Meet the maker: founder of Cara Guthrie Ceramics

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As a child, Cara Guthrie would play with clay she found on the floor of her parent’s farmhouse – she tells us how she turned that childhood delight into a business

 words Catherine Coyle | Photography Murray Orr

The founder of Cara Guthrie Ceramics grew up in the Trossachs, just outside a small village on the edge of Flanders Moss – she still thinks of it as her playground. “My mum tells me I’d always draw mountains in the background of my pictures of people, just as we had as a backdrop at home,” Cara says.

The ceramicist’s parents had taken on a huge renovation project in her younger years – converting a derelict farmhouse – and she still recalls her excitement finding clay in the old shed floor. Cara recalls, “I have clear memories of my dad laboriously lifting the concrete and taking off the roof to convert it into a walled garden, which I would shape into little pinch pots and let dry out in the sun.”

Cara Guthrie working on her newest project for brand Cara Guthrie Ceramics
IMAGE | Murray Orr. Cara crafting one of her gorgeous homeware piece for KESTIN®

Cara paints a picture of her childhood, “My parents are both creative and there are artists and designers on both sides of my family. Going to the big cities inevitably meant visiting a few art exhibitions. It was just ingrained in us. My older brother is an architect and my younger brother is a musician. In a way, it’s strange that I didn’t find a creative avenue for work sooner.”

It was whilst employed by a London design practice that Cara first discovered pottery (and what started her road to launching Cara Guthrie Ceramics). “I was surrounded by art and design but my role in the company was operational and I felt frustrated that I wasn’t involved in the creative side. I took some pottery classes as a way to quell this frustration and, much to my surprise, I found it very intense and focused my interest on it instantly.

“I became completely obsessed with it. My partner and I then moved to Stockholm where I found a studio to share with a local potter and I realised it didn’t feel enough for this to be just a hobby.”

Cara Guthrie hard at work in her studio for Cara Guthrie Ceramics
IMAGE | Murray Orr & Dominic Simmons. Cara at work in her studio

Shortly after, Cara applied to craft schools in Sweden and apprenticeships at potteries across Europe, and was eventually taken on by KH Würtz in rural Jutland for a three-month apprenticeship. This was the big test.

“When I got back to the UK, I didn’t know how to transition into making pottery my job. I was working as a seasonal organic grower in the Lake District and word got out that I, a budding potter, had moved to the area.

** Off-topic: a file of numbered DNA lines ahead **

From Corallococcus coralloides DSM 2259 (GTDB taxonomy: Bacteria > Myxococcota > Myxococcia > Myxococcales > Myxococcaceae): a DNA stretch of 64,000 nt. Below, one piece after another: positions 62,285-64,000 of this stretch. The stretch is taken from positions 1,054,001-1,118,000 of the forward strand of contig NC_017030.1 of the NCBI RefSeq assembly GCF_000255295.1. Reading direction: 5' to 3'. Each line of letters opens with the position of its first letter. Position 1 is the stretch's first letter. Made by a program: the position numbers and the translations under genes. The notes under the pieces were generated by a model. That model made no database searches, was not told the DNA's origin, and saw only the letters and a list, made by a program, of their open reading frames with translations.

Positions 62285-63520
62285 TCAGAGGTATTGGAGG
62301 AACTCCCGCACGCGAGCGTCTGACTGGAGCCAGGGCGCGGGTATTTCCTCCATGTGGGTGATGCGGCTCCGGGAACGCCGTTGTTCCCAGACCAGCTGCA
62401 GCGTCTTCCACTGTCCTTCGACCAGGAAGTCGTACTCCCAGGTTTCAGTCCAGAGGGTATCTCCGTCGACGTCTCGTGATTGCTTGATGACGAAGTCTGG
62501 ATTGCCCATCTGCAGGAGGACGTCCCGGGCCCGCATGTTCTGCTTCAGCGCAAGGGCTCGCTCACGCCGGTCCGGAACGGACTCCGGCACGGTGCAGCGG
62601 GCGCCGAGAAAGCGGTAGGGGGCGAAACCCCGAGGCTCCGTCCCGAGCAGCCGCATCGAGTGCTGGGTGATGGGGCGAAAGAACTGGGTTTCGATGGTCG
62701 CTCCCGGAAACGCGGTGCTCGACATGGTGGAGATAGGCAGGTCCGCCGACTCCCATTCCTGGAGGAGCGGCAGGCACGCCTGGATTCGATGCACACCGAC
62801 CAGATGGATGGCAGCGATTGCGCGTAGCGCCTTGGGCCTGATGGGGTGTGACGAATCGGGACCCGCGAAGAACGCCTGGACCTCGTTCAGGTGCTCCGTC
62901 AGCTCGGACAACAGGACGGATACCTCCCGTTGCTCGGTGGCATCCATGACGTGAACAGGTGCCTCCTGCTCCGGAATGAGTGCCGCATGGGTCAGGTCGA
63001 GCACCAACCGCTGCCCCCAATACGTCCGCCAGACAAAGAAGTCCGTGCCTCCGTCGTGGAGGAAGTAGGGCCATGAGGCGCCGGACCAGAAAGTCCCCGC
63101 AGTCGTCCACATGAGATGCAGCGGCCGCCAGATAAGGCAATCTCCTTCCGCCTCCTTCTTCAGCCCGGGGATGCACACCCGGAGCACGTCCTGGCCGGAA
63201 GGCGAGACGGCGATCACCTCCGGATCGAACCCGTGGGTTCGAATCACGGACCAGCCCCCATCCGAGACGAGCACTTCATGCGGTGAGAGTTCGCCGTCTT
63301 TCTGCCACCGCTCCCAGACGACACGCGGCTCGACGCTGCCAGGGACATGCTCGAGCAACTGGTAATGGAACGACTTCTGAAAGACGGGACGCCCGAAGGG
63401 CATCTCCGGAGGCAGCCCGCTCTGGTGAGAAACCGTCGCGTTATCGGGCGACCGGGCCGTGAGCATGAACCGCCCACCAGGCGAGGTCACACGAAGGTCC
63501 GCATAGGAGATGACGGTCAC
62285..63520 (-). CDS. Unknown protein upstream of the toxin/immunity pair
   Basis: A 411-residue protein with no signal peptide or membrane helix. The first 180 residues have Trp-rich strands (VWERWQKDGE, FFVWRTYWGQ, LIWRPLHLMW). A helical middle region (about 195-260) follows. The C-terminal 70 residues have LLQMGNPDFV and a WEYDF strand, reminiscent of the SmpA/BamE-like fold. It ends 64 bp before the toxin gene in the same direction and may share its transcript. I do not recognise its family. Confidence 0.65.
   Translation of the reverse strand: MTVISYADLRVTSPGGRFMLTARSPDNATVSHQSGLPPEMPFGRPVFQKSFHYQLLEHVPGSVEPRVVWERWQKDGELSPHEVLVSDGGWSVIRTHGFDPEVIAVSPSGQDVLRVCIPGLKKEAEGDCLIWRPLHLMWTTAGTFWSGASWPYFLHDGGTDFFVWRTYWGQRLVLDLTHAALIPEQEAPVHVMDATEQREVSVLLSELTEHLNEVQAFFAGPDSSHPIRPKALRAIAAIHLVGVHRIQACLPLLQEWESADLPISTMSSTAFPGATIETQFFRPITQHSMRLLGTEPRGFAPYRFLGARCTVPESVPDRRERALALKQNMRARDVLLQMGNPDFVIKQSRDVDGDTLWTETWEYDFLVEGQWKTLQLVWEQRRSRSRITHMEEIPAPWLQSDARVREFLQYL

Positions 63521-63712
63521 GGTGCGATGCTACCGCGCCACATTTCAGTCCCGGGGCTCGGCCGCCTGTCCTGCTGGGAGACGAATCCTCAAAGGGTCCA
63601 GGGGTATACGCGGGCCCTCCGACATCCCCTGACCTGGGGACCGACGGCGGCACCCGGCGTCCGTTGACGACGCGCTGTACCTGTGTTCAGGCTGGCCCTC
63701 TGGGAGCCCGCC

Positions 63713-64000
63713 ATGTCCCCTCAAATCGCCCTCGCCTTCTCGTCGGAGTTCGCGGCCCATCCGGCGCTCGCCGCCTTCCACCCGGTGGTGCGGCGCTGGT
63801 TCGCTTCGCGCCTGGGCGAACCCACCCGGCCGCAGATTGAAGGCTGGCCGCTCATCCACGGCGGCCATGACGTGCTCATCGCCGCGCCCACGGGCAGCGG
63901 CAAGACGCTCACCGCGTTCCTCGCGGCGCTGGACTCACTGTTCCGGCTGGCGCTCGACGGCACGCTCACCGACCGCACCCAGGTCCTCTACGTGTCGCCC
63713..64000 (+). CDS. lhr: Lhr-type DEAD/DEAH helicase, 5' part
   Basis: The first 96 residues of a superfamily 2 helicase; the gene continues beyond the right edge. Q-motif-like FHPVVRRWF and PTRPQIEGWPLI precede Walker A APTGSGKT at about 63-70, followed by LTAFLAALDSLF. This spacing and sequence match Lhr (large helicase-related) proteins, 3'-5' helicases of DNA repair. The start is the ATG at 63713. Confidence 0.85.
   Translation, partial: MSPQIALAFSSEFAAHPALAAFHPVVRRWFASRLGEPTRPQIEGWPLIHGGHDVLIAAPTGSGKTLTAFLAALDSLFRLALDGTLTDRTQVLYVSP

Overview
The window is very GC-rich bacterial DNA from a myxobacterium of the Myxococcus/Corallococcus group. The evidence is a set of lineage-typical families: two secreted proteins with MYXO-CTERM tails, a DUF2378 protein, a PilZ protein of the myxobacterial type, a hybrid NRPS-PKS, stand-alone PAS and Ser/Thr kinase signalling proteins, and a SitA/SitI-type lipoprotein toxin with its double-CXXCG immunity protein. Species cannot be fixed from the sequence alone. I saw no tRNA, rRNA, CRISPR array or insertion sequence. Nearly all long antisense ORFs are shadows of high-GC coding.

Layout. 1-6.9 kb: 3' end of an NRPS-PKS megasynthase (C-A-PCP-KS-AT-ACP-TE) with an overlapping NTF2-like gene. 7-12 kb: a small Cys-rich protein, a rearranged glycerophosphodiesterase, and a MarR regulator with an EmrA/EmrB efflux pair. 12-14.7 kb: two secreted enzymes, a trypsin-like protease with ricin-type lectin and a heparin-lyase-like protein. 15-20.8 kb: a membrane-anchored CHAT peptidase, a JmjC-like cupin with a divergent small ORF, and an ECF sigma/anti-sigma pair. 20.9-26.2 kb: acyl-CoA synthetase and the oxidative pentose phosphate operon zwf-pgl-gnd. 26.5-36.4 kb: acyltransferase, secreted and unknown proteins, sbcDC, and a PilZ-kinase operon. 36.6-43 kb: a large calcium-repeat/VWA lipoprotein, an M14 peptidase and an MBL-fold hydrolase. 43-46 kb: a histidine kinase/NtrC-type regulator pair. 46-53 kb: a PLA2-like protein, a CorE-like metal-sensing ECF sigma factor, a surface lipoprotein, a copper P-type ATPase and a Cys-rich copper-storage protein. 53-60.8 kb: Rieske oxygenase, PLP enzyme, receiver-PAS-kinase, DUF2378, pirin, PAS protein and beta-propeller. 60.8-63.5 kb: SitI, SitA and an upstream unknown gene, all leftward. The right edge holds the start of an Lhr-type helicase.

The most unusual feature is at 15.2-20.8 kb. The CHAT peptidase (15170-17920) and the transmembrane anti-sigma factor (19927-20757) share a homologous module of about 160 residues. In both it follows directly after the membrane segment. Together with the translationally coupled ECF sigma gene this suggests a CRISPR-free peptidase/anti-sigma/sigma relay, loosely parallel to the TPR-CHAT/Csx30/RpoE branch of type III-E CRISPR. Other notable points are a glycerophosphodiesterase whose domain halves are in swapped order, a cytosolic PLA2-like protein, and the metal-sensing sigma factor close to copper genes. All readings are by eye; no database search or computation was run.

“I was soon taken in by the legendary William Plumptre as his part-time apprentice, which gave me time to continue to learn and grow as a ceramicist.”

Cara’s first gig was making an order for a restaurant around the corner from her parents. “From there, I had a small order from L’Enclume, the three-Michelin-star restaurant in Cumbria. That was a big deal at the time and got my name out pretty fast!”

The next big break was an absolute dream commission from Toast, she reveals. “This came in when I was still apprenticing a day or two a week for William.”

The next step was to moved to Glasgow where potter Jono Smart took Cara on as his first employee a few days a week. “This gave me the chance to carry on with my own work while having a regular income. Within a year, I had taken the leap into fully working for myself under the Cara Guthrie Ceramics brand.”

Cara Guthrie's shelf of ceramic mugs, formed and ready to design for her collaboration with IMAGE | Murray Orr. Ceramic mugs in Cara's studio, ready to be designed in collaboration with KESTIN®
IMAGE | Murray Orr. Ceramic mugs in Cara’s studio, ready to be designed in collaboration with KESTIN®

This talented potter tells us that being self-employed means she is lucky enough to be able to move to wherever she needs in order to complete her work. “My partner is a veg grower, so we moved to Perthshire principally for his work (he manages an organic market garden for The Taybank), but we also wanted to raise our kids in the countryside, so it all kind of came together quite nicely.

“I didn’t expect to live in the rural central belt again (my teenage self would be horrified!) but I love it here, and feel quite settled after years of moving about.”

Meet more Scottish makers in our H&IS Meet the Maker feature. We think you’ll love our chat with basket weaver Anna Liebmann.

Meet the maker: Basket weaver Anna Liebmann

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